4:19-31 The prophet had no pleasure in delivering messages of wrath. He is shown in a vision the whole land in confusion. Compared with what it was, every thing is out of order; but the ruin of the Jewish nation would not be final. Every end of our comforts is not a full end. Though the Lord may correct his people very severely, yet he will not cast them off. Ornaments and false colouring would be of no avail. No outward privileges or profession, no contrivances would prevent destruction. How wretched the state of those who are like foolish children in the concerns of their souls! Whatever we are ignorant of, may the Lord make of good understanding in the ways of godliness. As sin will find out the sinner, so sorrow will, sooner or later, find out the secure.For a cry have I heard as of one writhing in vain:

Anguish as of one that bringeth forth her first-born:

The cry of the daughter of Zion.

She gasps for breath: she stretches out her palms:

Woe is me! for my soul faints before the murderers.

31. anguish—namely, occasioned by the attack of the enemy.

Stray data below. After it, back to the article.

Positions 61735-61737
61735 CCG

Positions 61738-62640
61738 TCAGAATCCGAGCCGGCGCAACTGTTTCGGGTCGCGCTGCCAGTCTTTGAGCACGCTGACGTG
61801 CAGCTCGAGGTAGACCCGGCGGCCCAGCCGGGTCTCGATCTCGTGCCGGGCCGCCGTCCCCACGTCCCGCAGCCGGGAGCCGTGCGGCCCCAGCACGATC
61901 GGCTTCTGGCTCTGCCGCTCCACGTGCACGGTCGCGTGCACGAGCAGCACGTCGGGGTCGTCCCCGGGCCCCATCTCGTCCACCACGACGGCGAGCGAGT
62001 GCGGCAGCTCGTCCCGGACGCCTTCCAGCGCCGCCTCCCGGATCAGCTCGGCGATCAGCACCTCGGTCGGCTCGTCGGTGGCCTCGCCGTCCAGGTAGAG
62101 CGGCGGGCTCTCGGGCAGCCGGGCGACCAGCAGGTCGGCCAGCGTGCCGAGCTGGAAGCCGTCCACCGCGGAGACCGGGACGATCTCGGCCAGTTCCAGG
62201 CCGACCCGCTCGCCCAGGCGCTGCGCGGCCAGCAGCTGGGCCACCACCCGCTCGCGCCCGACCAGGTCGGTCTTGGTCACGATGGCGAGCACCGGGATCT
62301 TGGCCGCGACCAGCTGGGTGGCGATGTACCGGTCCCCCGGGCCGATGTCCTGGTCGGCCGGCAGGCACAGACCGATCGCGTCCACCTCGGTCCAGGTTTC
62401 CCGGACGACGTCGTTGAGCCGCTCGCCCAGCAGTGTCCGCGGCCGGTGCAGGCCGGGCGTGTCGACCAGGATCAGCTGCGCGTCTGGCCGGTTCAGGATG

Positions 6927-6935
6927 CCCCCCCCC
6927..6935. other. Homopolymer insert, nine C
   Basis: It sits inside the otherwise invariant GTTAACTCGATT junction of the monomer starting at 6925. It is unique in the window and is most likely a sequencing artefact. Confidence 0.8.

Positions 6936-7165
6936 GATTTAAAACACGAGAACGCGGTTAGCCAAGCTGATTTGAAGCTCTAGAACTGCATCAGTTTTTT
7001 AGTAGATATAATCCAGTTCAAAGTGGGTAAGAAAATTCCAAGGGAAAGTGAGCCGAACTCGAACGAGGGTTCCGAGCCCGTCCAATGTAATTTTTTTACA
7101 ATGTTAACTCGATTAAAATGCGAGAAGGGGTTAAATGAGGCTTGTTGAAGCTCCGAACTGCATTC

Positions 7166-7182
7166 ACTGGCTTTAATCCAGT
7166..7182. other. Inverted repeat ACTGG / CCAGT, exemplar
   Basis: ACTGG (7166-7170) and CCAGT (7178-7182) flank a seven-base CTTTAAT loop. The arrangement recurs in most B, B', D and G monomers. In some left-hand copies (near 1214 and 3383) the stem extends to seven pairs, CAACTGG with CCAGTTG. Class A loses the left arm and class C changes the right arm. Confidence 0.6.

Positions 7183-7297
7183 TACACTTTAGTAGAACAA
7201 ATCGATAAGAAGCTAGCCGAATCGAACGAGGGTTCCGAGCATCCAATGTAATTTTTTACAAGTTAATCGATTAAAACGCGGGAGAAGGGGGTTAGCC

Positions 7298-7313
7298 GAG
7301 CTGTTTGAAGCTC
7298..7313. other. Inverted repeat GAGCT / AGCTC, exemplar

daughter of Zion—There is peculiar beauty in suppressing the name of the person in trouble, until that trouble had been fully described [Henderson].

bewaileth herself—rather, "draweth her breath short" [Horsley]; "panteth."

spreadeth … hands—(La 1:17).

A voice as of a woman in travail: when the Scripture would express any exquisite sorrow, exceeding all other pains, it doth it by a woman in travail, Isaiah 13:8,9 Jer 6:24 30:6,7. The anguish as of her that bringeth forth her first child, which of all seems to be the most painful, both from natural causes, and because they have less patience to bear, having not had former experience of the like.